After wandering around the streets of Cape May Point for awhile but not being able to turn up the White-winged Dove, we decided to head over to the state park to see what was around. It was incredible to see the park covered in snow. Equally amazing was how active the birds were in the snow-covered, freezing landscape. Along the trails we encountered Yellow-rumped Warblers, American Robins, two Wilson’s Snipe flew over, and American Woodcocks flushed from along the path. The elevated path created a strip of barren ground, so lots of sparrows and other birds would flush from under us while we walked around. One of the most surprising finds of the day flushed from under us – a very cold Virginia Rail which plopped down into the snow alongside the path, letting me snap a quick photo before it buried down out of view.
We split up and wandered through the brushy habitat in the back of the state park, searching for warblers and other passerines. Chipping Sparrow and Swamp Sparrow were new for us for the day, and even more woodcocks flushed from around us. At one point I was about to walk through some rows of pines, and ahead of me a large raptor with mottled tan and brown uppersides and a long, gray-banded tail flushed and flew away from me, weaving between the rows of pines. I couldn’t believe my luck – the immature Northern Goshawk! I figured we had no chance of finding the goshawk, which has been seen off-and-on around the point for about a week. I was happy to hear that Josh had also seen the goshawk a few minutes before I did, and probably had flushed it over to where I ultimately saw it! One of my favorite birds and a new Cape May County species for me!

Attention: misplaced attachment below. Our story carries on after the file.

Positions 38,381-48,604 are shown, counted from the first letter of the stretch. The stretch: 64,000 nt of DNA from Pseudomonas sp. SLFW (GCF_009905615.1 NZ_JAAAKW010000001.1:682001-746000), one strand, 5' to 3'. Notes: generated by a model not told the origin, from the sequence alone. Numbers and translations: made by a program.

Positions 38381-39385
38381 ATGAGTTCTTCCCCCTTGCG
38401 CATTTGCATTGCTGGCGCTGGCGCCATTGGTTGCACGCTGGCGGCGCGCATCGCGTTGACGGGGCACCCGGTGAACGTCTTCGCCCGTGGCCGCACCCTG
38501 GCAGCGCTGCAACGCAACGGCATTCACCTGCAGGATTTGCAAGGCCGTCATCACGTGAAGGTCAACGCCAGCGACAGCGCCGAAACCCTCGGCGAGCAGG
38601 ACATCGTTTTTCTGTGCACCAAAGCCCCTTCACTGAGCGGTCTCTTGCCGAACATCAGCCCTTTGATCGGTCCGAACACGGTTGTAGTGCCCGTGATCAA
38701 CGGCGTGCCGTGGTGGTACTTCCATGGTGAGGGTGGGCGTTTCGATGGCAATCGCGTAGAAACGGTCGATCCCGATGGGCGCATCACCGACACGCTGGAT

Out on the beach, the wind was atrocious. We scanned around for Lesser Black-backed Gulls, which are usually easy to get there, but it aside from some mergansers offshore there weren’t any birds around. Mark and Josh went back to take shelter in the car, but I trudged on hoping to find an American Tree Sparrow or Horned Lark, both of which would be county birds for me. The dunes had Dark-eyed Juncos and some other sparrows, but I didn’t have any luck with my two targets. Another birder was walking down the beach towards me, so I walked to over to see what they had been seeing. As I got closer, I could see that it was Michael O’Brian and coincidentally an Orange-crowned Warbler was foraging in the dunes as we exchanged sightings!
We ended up with 48 species around the state park, and then went back over to the point to search for the White-winged Dove some more. Check out this link to see how we did!